School of Economics

Behavioural Institutions

Professor Ed Hopkins has been awarded the Leverhulme Trust Major Research Fellowship to conduct research on behavioural theory.

The project

The project, titled “Behavioural Institutions”, consists of three linked projects that develop new theories of how institutions and societies can fail to reach their potential. The first re-examines a social dilemma arising from relative comparisons that leads to a suboptimal outcome for all, but which could be fixed by appropriate policy. The second proposes a new behavioural theory of populism that explains how, given boundedly rational voters, such policies might not be implemented. The third develops a new behavioural theory of institutional persistence, that will explain how suboptimal outcomes can be self-perpetuating.

The project begins on 1st September 2021 and will run for 3 years. 

Ed Hopkins is a professor at the School of Economics, and works in game theory with four particular interests. The first is applying game theory to social issues, with a particular focus on tournament models and their relation to inequality. The second is behavioural game theory, considering games between players with non-standard preferences and/or bounded rationality. The third is where he started off, evolutionary game theory, which looks at how play out of equilibrium changes over time. The fourth is experimental economics, where he is interested in testing any or all of the above in the lab.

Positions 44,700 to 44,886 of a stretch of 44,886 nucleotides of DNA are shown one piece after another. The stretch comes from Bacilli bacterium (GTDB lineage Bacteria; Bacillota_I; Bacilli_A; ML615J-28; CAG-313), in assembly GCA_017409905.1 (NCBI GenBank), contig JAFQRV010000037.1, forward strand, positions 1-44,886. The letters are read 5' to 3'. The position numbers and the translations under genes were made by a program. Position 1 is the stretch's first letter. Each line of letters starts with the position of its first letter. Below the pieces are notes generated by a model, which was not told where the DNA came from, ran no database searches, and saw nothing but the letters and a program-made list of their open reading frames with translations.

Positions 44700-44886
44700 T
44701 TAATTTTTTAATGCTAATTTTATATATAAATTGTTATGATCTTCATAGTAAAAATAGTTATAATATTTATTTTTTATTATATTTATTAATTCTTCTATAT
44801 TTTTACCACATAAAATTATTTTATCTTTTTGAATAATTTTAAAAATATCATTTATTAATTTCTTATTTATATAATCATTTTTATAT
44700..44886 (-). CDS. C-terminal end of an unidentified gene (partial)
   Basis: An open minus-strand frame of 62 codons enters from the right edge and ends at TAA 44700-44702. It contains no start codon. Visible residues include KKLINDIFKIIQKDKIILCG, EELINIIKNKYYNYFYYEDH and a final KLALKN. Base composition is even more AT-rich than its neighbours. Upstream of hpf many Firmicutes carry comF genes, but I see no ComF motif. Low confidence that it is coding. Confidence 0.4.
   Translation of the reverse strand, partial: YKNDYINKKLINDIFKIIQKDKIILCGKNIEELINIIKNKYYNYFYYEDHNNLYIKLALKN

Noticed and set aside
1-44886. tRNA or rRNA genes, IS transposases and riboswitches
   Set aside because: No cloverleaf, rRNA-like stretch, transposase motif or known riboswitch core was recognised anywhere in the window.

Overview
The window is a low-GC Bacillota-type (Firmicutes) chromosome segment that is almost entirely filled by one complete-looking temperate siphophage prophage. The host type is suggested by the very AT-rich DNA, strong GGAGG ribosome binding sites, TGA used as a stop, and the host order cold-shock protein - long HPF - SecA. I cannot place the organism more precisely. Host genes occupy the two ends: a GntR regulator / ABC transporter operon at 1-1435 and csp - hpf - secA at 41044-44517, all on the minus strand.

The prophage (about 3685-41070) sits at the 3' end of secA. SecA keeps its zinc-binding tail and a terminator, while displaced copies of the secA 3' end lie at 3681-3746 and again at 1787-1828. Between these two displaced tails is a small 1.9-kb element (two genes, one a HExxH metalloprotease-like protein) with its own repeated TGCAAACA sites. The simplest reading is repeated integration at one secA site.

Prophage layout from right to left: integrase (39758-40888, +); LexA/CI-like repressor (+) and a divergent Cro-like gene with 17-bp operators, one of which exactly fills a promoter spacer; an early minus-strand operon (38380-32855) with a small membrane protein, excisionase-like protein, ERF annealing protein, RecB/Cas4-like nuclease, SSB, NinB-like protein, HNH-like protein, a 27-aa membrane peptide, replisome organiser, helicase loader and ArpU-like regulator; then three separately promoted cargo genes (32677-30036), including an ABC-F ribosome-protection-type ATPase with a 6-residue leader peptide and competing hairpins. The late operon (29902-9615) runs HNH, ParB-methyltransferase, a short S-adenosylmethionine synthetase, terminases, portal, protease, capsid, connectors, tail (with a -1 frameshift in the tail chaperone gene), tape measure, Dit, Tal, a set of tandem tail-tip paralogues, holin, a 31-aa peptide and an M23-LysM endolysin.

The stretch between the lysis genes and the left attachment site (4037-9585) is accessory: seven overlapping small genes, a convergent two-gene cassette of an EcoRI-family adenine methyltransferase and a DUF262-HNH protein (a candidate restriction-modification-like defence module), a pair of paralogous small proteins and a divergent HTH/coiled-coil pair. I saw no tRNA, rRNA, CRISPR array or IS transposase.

Major Research Fellowships

The Leverhulme Trust Major Research Fellowship is designed for well-established, distinguished researchers in the humanities and social sciences to complete a piece of original research.

Further information 

For more information about this project, or if you are a member of research staff at the School of Economics and are interested in applying for a Major Research Fellowship, please contact  

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